This HAS to be the strangest medical case I’ve ever heard of – it’s even too strange for Grey’s to even use (I’m sure they will in the future, however. It’s way too fascinating to ignore). A man named Martin Jones was left blind for over a decade after a tub of aluminum exploded in his face and took his eyesight. Doctors though they were able to regain Jones’ eyesight by way of… a tooth? The doctors implanted part of his very own tooth into one of his eyes and Jones was suddenly able to see the world again. In the procedure, the patient’s tooth is removed and reshaped and then implanted under the eyelid where the tooth actually becomes covered in tissue. What was so extremely sweet about this particular story is that Jones was able to see his wife Gill, who he had married after the accident, for the first time after the successful surgery.

7 Twins Saved After Mother Chooses Between Them


You never want to have to go through this as a parent: when you’re suddenly faced with the heinous decision that makes you choose between which one of your children will live and which will have to perish. This was the case for Shannon and Mike Gimbel, who were told by doctors that the twin girls the couple were expecting were deathly sick, and one needed to be sacrificed in order to save the other. The twins were suffering from TTTS (Twin-to-Twin Syndrome), which is a condition where the twins are connected by blood vessels and one twin is literally draining the life out of the other. Doctors told the couple to terminate the weaker baby in order to save the stronger one and both were struggling morally with what to do. Another doctor ended up giving them a second opinion: cauterize the blood vessels while the babies were still in the womb that were connecting and killing the twins. Thanks to the surgery, both babies ended up surviving.

6 Boy Recovers From Orthopedic Decapitation


During one of the latter seasons of Grey’s Anatomy, a man is forced to choose between life and death after he was involved in a car accident that separated his skull from his vertebrae. In the show, the patient decided to terminate his own life in order to spare his wife the heartache of years and years of physical therapy only to never be the same again. This particular case turned out much happier, however. A young boy by the name of Jordan Taylor came into the hospital with his own skull separated from his vertebrae after a violent car accident. Doctors were able to reconnect Jordan’s head to his neck via a metal plate and titanium rods. He only took THREE MONTHS to heal properly and get back to life as normal. That patient from Grey’s would have totally made it if he had the will to actually live. Lazy!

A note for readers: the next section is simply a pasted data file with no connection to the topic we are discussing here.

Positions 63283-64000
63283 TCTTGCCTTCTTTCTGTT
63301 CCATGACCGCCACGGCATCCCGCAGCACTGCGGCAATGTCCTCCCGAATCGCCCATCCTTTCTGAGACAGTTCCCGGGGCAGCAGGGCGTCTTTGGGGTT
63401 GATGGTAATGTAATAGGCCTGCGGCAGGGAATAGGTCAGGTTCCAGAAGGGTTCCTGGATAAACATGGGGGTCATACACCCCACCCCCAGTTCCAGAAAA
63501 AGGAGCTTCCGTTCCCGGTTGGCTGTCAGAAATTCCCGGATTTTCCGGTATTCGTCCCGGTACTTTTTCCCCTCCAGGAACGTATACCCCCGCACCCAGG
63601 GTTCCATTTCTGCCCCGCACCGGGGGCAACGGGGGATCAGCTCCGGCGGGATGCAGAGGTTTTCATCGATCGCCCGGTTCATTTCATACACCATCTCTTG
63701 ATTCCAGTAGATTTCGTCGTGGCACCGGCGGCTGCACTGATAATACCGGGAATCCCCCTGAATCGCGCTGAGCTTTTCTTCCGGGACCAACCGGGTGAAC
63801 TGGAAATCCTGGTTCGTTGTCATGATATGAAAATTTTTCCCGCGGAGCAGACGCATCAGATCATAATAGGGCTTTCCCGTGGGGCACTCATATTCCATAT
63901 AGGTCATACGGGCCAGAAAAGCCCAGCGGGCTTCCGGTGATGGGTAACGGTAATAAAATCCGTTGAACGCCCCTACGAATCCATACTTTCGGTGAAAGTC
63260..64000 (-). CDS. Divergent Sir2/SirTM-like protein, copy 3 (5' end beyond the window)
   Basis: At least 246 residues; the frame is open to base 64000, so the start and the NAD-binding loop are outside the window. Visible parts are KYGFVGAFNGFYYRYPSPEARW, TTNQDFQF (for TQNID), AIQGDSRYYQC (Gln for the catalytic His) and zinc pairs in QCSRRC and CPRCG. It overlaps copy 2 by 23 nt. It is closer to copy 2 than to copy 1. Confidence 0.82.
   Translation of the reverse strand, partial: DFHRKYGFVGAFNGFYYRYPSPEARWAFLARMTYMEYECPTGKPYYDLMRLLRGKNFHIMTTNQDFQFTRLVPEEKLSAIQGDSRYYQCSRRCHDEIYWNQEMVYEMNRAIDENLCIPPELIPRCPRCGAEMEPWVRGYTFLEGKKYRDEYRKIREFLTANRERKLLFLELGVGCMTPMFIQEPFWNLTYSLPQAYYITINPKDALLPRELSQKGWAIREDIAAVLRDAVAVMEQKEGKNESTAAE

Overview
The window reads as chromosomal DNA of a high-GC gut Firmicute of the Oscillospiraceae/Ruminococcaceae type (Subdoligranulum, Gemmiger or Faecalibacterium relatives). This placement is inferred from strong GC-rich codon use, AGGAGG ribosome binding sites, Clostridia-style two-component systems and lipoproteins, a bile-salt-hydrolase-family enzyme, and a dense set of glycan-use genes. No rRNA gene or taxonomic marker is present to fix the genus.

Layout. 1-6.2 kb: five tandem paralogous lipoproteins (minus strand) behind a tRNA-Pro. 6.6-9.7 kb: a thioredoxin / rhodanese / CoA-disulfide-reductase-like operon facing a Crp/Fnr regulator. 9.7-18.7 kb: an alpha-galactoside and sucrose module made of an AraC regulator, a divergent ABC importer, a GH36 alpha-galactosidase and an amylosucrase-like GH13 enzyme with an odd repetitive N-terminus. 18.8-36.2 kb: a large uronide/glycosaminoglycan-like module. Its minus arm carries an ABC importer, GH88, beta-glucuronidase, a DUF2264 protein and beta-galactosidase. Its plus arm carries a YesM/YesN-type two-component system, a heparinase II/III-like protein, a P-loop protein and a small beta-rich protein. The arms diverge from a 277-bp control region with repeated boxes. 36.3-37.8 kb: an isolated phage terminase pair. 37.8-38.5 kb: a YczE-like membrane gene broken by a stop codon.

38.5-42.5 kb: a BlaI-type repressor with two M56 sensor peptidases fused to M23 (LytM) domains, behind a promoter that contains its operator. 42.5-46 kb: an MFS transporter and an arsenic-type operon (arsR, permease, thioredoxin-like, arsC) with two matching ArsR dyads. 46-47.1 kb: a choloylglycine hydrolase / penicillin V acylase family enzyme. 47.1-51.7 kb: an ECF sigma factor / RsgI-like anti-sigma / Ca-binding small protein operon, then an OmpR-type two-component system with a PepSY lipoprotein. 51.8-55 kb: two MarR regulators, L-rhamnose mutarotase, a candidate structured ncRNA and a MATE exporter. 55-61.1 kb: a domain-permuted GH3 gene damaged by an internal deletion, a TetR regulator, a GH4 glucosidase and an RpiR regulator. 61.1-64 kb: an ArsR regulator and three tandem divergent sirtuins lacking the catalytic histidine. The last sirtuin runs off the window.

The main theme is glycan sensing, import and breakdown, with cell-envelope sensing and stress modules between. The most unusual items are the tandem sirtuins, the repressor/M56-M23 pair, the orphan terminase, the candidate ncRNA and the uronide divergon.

5 Spider Bite Helps Man Walk Again


This one is just so wrong that it’s actually right… but it’s still so creepy on every single level possible. David Blancarte was nearly killed in the motorcycle accident that paralyzed him for 21 years. While his life was spared, he was condemned to a wheelchair for over two decades. While in the wheelchair, Blancarte was bitten by a deadly brown recluse spider that sent him to the hospital. During physical therapy, a nurse actually noticed that Blancarte had a spasm in one of his non-working legs and decided to run some tests. Miraculously, five days later, Blancarte was actually walking again, thanks to that stupid spider. Though his exuberance was short lived: a little while after he started walking again, Blancarte was arrested on an outstanding warrant for a past domestic abuse case. Now THAT is very Grey’s Anatomy worthy.